There are a growing number of clients who are re-evaluating relationships with their financial advisers in the wake of the whipsaw market of the past few years. According to the spring survey of the Angus Reid Strategies’ Wealth Management Index, 22% of Canadian investors have contemplated changing their current advisers.
Clients are seeking to actively generate solid investment performance, better use of investment vehicles across broader asset classes and embrace technology. Everything is under examination and many of the rules that have guided clients for a century will give way to new rules.
Clients are demanding substantially more personal attention and value propositions. Less and less will they simply be charged a markup with limited service being offered. All advice and recommendations should only be made after you thoroughly understand the clients’ values, attitudes, money histories, goals and dreams. The reason clients invest in the first place is not to watch their assets grow but to allow them to reach their financial goals. In a world where service is measured by how fast we can navigate push button telephone mazes in order to get to the person you want to speak to, clients appreciate experience.
Nowhere in this list of basic truths does it say clients want to work with counter parties that can do all things. Separation of responsibilities and clearly delineated roles helps differentiate service providers. Clients should not fire financial planners because of market fluctuations unless the planner claimed to be a money manager and did not deliver. It’s appropriate to act as a fiduciary because it’s the right thing to do yet everyone must draw a line somewhere.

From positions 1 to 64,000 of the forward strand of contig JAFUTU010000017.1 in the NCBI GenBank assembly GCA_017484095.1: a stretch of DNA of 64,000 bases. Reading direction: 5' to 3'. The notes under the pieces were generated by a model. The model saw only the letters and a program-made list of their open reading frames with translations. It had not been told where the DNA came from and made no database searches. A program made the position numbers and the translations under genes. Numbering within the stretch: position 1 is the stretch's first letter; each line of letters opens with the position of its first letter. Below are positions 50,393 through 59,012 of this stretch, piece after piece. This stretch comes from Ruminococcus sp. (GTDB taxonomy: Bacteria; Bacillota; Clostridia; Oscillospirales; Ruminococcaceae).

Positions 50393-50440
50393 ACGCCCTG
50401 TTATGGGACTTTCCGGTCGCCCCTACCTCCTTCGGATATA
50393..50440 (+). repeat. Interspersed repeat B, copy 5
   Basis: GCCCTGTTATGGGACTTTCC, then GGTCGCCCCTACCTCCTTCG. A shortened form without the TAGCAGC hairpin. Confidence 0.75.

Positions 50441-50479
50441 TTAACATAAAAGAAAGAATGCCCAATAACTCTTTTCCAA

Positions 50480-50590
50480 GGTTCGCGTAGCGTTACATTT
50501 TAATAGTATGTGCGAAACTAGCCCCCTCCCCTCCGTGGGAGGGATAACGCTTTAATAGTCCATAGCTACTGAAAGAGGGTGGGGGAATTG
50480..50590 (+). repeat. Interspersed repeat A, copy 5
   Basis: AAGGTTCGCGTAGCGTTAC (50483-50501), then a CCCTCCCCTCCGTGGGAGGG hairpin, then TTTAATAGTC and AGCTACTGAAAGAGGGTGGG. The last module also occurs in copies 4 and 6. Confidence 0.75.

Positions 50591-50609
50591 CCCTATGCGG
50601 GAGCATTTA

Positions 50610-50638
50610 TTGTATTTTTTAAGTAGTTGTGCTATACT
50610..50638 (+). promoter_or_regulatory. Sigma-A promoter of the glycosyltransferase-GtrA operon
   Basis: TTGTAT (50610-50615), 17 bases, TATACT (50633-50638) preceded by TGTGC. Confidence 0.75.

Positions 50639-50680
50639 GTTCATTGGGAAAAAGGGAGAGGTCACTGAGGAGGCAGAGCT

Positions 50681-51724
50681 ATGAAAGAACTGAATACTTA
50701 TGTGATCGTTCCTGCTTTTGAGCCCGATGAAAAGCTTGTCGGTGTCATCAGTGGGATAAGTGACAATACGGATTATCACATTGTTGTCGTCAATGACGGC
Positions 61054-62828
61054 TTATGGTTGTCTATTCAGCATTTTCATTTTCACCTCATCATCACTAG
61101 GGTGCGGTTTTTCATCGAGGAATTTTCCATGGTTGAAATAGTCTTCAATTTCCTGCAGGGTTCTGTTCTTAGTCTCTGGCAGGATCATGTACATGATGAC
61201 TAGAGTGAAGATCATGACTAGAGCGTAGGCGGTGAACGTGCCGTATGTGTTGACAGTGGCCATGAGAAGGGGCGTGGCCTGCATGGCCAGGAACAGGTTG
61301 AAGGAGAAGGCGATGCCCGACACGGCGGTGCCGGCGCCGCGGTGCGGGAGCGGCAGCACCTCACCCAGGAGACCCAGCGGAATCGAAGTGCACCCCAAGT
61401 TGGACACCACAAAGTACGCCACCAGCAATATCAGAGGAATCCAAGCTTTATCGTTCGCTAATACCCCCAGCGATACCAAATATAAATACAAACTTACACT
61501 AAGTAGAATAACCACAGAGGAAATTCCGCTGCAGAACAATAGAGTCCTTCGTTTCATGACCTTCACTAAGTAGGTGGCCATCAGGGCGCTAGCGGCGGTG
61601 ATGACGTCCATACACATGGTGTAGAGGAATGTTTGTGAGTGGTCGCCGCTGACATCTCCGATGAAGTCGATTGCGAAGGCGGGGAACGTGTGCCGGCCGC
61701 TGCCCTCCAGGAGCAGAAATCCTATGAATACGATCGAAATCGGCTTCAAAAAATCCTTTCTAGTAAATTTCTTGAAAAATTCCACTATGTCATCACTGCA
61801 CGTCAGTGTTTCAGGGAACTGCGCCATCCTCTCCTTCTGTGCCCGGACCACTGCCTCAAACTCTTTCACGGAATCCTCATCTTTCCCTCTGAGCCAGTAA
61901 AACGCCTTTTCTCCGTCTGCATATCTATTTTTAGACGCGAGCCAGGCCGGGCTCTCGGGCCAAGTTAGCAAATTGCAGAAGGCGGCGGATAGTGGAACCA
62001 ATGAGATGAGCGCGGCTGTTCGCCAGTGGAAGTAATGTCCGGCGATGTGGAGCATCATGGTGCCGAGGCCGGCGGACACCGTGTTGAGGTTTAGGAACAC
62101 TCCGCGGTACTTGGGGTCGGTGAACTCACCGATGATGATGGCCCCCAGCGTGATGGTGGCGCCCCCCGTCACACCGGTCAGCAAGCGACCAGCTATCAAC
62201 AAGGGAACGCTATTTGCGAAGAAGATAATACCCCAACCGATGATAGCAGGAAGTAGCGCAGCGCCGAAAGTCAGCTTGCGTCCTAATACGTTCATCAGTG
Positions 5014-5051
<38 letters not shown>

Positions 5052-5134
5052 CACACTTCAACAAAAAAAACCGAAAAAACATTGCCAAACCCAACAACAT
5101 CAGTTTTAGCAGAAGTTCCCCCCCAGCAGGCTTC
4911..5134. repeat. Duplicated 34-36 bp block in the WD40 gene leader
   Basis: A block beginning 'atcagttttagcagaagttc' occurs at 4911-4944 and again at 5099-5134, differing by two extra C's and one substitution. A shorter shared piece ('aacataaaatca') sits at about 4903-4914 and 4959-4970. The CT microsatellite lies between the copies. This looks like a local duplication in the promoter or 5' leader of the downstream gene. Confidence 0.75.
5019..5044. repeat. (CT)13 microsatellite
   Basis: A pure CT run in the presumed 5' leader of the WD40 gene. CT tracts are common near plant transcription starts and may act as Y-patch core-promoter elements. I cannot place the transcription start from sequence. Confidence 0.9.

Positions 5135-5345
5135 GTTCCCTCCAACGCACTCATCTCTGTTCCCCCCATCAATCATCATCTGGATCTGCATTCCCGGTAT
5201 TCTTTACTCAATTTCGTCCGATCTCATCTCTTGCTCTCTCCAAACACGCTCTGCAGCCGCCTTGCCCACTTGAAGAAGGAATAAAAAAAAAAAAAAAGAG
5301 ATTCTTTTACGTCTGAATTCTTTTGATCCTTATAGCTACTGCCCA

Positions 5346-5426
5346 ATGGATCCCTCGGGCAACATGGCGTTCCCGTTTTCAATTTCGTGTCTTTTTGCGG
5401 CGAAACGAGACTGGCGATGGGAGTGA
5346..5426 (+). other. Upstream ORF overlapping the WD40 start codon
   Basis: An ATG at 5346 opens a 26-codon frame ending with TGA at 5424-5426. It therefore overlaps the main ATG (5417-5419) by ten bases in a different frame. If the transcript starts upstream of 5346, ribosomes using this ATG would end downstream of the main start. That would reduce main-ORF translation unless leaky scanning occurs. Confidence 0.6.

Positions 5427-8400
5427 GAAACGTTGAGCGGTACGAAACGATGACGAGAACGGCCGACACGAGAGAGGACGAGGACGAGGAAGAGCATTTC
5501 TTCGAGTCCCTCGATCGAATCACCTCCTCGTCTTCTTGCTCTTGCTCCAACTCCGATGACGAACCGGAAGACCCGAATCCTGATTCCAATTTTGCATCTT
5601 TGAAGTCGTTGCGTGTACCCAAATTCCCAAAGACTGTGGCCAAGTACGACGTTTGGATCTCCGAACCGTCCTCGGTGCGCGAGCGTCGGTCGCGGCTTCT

Delegating responsibilities builds transparency and transparency should be rewarded with client loyalty. Couple this with a disciplined diversified strategy that rebalances portfolios based on target tolerances that stress the importance of investing to reach goals and not attempting to maximize returns just for the sake of getting returns. Obtaining a return that has a high probability of allowing clients to reach their goals is what is most important. Let the money managers who are paid for performance, obsess about performance.
Many people spend too much time listening to the so called “experts” who, with the advice they provide through the media, encourage people to seek the highest return possible and forget the real purpose of investing. It is not just investment advice being offered but an array of services that can be breathtaking.